So, I was watching the latest series of Chef’s Table on Netflix, and in her episode, Christina Tosi was telling a story about how she tried to make a dessert for the family meal at WD50 and royally cocked it up. However, when the other chefs tried her concoction, they said it was ‘incredible’ and ‘like crack’. Crack pie was born. How then, could I watch this and not try to make it myself?!
The problems started almost as soon as I started my first run through of the recipe. There are around four different versions of the crack pie recipe floating around on the internet, none of which agree with each other. They vary in ingredients, cooking temperatures and times, so this one was a bit of trial and error for me. So, below I present my attempt at reaching the ‘original’ recipe by stealing from the various instructions found across the web, and watching every video I could find of Christina making it herself.
So crack pie is this ‘amazing dessert to end all desserts’, but what actually is it? Well, you start off by making a soft oatmeal biscuit (“cookie”), which is pretty good in its own right, which is then blended and mixed with melted butter to make a pie case. This is then filled with what is quite possibly the least healthy mixture of ingredients on the planet – butter, sugar, sugar and cream.
Although this may sound like a gross nightmare, there is some balancing done with salt throughout the pie crust and filling, which makes sure the crack pie, although seriously rich and indulgent, never crosses into inedible. The good thing about this is that one crack pie really does go a long way. Think of a tiny slice like you do with baklava; a couple of bites are the perfect sweet ending to a meal.
What could be more addictive than crack pie? Well real crack probably, but this comes pretty close. A perfectly dense and rich dessert for the end of dinner.
- 115 g unsalted butter
- 75 g light brown sugar
- 40 g caster sugar
- 1 egg
- 80 g plain flour
- 120 g porridge oats
- 1/2 tsp baking powder
- pinch bicarbonate of soda
- 1/2 tsp salt
- 15 g light brown sugar
- 1/4 tsp salt
- 55 g unsalted butter melted
- 150 g caster sugar
- 90 g light brown sugar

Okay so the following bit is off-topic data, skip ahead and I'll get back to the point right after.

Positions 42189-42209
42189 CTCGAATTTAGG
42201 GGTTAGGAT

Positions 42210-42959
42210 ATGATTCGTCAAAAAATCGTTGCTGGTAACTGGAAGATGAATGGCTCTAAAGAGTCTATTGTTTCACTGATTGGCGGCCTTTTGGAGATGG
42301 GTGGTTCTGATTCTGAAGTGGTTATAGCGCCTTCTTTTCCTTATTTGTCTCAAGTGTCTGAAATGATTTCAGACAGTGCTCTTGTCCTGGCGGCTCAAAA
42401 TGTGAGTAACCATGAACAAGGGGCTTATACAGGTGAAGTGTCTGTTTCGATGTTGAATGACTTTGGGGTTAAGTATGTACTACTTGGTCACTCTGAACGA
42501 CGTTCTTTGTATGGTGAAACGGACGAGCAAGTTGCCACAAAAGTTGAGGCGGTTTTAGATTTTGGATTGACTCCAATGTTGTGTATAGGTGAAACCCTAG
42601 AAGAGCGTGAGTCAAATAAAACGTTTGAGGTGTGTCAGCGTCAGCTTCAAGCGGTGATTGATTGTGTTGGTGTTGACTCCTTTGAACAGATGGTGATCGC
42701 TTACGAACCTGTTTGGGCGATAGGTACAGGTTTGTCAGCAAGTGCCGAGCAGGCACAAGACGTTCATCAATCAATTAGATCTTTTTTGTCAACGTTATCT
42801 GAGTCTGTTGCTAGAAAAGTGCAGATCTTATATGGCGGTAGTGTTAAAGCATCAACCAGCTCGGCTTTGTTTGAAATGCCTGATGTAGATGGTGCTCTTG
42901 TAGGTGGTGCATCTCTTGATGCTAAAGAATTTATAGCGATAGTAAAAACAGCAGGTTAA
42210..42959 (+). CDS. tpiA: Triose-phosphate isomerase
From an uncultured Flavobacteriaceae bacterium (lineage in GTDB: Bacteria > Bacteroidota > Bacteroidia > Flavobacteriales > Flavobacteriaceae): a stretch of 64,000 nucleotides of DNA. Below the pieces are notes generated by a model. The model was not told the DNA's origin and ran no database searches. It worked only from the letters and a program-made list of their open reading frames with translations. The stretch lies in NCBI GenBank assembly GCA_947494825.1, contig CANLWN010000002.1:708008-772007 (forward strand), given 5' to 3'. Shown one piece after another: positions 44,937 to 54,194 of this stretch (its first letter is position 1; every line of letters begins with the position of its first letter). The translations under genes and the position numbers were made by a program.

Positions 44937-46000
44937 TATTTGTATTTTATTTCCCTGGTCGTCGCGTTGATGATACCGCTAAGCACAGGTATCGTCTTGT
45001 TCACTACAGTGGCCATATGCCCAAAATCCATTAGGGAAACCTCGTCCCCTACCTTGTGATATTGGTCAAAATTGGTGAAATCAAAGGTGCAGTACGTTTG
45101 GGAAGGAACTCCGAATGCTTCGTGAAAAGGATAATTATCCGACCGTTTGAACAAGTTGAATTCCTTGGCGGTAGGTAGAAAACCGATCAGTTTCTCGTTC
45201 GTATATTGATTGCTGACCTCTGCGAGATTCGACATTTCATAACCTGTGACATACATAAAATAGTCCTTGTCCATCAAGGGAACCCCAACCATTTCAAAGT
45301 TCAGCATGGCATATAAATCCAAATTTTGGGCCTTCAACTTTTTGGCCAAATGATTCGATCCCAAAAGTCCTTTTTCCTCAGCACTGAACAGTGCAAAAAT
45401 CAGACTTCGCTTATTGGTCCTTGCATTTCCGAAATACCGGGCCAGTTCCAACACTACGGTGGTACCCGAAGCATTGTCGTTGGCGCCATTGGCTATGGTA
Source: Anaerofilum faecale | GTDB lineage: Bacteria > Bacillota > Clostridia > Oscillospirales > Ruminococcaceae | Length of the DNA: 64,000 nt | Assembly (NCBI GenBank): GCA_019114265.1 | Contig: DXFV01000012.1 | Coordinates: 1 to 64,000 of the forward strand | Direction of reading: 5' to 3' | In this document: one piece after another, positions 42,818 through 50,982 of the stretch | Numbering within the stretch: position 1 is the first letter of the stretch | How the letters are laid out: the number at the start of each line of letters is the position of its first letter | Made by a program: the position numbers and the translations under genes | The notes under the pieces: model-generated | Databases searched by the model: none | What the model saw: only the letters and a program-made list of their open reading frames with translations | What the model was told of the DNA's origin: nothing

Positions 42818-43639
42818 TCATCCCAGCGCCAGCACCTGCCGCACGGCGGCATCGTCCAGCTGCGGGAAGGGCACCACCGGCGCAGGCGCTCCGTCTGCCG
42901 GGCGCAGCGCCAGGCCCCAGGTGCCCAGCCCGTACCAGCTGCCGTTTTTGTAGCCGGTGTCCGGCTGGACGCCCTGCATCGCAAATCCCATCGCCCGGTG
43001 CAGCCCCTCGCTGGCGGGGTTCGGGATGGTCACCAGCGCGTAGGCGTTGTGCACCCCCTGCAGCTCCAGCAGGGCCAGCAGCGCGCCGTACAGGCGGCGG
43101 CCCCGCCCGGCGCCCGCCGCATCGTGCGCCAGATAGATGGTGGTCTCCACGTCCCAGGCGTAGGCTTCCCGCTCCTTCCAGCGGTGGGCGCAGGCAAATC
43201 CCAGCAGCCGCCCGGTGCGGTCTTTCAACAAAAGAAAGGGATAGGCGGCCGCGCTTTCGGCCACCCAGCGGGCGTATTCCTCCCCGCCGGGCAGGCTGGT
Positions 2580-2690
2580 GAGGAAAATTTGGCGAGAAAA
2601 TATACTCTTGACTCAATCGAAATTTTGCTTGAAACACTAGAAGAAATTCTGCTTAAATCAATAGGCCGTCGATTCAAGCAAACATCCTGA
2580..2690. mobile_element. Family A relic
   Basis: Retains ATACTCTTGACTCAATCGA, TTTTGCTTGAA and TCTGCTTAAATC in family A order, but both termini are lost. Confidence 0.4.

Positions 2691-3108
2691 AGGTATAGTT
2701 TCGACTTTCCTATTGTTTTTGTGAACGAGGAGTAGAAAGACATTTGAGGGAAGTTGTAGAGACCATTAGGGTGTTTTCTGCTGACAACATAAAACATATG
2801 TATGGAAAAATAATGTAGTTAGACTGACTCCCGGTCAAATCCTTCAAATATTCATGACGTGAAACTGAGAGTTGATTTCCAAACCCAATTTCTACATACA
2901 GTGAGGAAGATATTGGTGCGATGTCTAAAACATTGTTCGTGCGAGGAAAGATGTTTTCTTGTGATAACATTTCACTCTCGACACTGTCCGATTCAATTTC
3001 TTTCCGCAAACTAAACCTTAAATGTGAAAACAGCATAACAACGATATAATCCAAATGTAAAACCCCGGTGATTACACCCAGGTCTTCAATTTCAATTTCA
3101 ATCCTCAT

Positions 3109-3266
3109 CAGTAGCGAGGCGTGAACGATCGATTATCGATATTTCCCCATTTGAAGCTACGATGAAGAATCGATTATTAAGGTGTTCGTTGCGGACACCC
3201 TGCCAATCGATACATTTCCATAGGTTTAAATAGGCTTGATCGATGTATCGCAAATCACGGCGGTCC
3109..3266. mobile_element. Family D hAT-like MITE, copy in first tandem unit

- 10 g milk powder
- 3/4 tsp salt
- 125 g unsalted butter melted
- 90 mL double cream
- 1/2 tsp vanilla extract
- 4 egg yolks
Preheat the oven to 180oC.
Cream together the butter and sugars for 1 minute until well combined, before adding the egg and beating in.
Add the remaining ingredients and mix well to combine. Spread the cookie out on a lined and greased baking sheet to around 0.5 cm thick.
Bake in the oven for 10 minutes, before removing and allowing to cool completely. The cookie should still be pretty soft when you pull it out.
Pulse the cooled cookie in a food processor to break it up into crumbs. Add the sugar and salt as a seasoning and mix well to combine.
Add the melted butter to the crumbs and mix in. It should have the consistency of wet sand.
Press the mixture into a deep 25cm pie case, pressing firmly into all the sides and corners. Refrigerate while you make the filling.
Preheat the oven to 180oC.
Mix the sugars, milk powder and salt well to combine. Introduce the melted butter and beat for around 2 minutes.
Add the cream, vanilla extract and egg yolks and mix until glossy and homogeneous, around 1 minute.
Pour the filling into the pie case; it should be around ¾ full.
Bake in the oven for around 15 minutes, until starting to turn golden brown.
Open the oven door and reduce the temperature to 170oC. Bake for a further 10 to 15 minutes. The pie should be wobbly in the centre, but not around the outer edge.
Remove from the oven and cool on a wire rack to room temperature, before chilling further in the fridge for a few hours. You can also freeze the pie for later.
Serve cold, sprinkled with icing sugar.